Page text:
Americas charter schools serve a larger percentage of minority and low-income students than do the nations traditional public schools, according to a comprehensive new study of the growing charter movement.
Thats partly because charters remain a predominantly urban phenomenon, the researchers found, with charter schools three times as likely as regular public schools to be in located in a big city.
"One of driving forces behind charter schools has been parent demand for new options among groups that seemed to be less-well served by traditional schools," said author Robin Lake, director of the National Charter School Research Project at the University of Washingtons Evans School of Public Affairs.
"Theyre basically doing away with the notion of middle school," said Lake, "which is an appealing concept to some parents."
But national trends found in the study were punctuated by stark variations from state to state in nearly every category.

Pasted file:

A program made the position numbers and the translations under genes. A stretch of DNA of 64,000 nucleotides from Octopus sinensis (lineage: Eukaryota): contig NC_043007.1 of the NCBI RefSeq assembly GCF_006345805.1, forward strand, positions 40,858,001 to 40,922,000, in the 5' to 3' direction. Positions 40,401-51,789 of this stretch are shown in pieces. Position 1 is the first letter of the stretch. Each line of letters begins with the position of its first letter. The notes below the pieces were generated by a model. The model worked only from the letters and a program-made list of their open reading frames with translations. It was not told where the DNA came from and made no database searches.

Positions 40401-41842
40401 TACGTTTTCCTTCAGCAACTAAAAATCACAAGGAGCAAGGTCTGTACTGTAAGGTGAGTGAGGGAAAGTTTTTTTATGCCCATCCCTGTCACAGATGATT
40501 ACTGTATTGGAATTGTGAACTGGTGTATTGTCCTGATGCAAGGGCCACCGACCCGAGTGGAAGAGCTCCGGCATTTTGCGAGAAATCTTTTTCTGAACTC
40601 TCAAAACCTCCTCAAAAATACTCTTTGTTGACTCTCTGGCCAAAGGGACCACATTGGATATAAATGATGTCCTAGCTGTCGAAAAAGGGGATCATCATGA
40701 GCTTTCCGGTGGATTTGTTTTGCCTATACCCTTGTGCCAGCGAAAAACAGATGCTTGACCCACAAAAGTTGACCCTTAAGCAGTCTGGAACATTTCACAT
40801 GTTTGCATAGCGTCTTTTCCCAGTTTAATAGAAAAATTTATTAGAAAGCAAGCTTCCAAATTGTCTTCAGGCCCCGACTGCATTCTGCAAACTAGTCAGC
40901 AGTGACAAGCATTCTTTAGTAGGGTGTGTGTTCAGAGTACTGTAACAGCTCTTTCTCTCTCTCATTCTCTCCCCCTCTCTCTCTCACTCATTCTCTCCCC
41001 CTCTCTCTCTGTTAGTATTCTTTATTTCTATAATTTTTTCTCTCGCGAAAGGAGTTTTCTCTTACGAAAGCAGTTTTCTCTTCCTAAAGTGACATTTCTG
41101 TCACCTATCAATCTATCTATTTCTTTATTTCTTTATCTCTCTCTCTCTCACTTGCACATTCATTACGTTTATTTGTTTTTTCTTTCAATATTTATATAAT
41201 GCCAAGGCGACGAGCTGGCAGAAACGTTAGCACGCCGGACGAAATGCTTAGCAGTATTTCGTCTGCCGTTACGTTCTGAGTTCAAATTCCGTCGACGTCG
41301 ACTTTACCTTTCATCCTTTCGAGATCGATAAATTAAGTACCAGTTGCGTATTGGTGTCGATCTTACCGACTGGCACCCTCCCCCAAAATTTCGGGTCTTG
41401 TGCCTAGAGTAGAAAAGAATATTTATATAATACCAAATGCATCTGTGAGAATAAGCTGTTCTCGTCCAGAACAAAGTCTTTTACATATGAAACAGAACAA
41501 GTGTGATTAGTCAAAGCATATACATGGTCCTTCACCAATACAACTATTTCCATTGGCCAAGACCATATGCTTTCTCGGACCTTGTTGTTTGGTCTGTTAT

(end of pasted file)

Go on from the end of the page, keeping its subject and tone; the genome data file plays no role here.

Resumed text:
"This study makes clear that it is nearly impossible to generalize about charter schools as a national phenomenon," Hill said. "Charter schools are really a state and local policy tool that can be used well or badly."
In addition to compiling and analyzing data, the report also explores pressing issues such as measuring student achievement, replicating successful charter schools, handling charter school closures and making "apples-to-apples" comparisons in funding.
The report will be presented at a Nov. 21 policy luncheon at the Urban Institute in Washington, D.C.
The National Charter School Research Project was established at the University of Washingtons Evans School in fall 2004 with support from a consortium of foundations convened by the Philanthropy Roundtable.
Steven Goldsmith | EurekAlert!
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